When things get lost, where do they go?
I don’t mean the hair clip, the striped umbrella,
a borrowed book. I mean: Where in space
is there a place for what is left of things
once they expire or seem extinct?
My eye can reply to a dead star’s blink.
A meteor shower powders to dust
and scatters a rain of debris on the foreheads
of planets, or in the vaulting ether
that carries galaxies in invisible hands.
Does the votive moon burn in nothing,
the flowering sun bloom from nothing?
What is air’s texture, letting objects pass
without collision, yielding right of way?
So much emptiness between heavenly bodies—
space physics says expands faster and faster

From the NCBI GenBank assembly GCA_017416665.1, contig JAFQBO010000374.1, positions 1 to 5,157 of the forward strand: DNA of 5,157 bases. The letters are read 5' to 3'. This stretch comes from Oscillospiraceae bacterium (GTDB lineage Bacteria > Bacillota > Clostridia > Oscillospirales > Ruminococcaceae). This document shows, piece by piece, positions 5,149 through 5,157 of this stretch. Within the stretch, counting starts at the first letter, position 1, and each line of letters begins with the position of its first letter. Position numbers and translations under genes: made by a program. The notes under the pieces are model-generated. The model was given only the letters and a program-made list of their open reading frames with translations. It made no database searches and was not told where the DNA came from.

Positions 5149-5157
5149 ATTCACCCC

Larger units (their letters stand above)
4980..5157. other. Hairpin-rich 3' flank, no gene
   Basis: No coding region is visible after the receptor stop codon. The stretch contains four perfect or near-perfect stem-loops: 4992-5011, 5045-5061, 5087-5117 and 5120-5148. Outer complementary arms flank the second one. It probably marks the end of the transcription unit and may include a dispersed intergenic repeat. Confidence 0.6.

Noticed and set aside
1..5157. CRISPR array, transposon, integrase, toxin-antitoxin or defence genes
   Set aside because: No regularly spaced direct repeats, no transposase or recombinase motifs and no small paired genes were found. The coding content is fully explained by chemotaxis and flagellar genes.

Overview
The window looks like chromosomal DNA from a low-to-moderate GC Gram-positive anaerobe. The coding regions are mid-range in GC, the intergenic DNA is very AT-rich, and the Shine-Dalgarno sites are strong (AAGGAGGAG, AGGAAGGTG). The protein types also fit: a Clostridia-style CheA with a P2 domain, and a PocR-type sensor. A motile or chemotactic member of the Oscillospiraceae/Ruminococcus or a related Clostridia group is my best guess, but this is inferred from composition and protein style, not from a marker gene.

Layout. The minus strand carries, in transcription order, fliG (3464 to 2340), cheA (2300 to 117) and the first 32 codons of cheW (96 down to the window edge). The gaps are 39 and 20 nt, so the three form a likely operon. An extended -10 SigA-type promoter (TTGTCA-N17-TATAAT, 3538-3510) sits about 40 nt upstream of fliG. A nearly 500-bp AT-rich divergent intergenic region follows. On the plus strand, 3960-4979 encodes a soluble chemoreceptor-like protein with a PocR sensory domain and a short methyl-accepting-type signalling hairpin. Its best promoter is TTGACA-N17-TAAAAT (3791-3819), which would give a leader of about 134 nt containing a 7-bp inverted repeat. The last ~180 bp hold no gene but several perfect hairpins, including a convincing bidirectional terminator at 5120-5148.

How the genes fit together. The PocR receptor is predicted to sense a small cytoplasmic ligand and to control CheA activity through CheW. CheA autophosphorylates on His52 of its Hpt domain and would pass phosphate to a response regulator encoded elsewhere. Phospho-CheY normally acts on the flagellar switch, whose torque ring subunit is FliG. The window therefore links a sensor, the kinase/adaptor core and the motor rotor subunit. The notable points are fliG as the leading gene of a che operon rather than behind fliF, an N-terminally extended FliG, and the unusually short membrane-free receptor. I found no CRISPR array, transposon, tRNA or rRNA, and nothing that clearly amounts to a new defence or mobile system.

each day. Time dilates like a pupil under light
or lengthens like gum stuck between a tongue
and a finger. The haste of the universe
It doesn’t move languorously like round-
shouldered clouds adjusting fedoras,
stoles and corsages, pausing to stretch
curvaceous limbs. Space rushes, trailing
black skirts wildly embellished with a hem
of suns, moons, and embroidered light—
a woman invited to an event so grand
her excited feet are no match for her desire.
As she makes her way around the last corner
of creation, scientists follow on her heels
through telescopes, but all that remains
of her beautiful shape is the rustling
of her dress, the rippling of lucent cloth.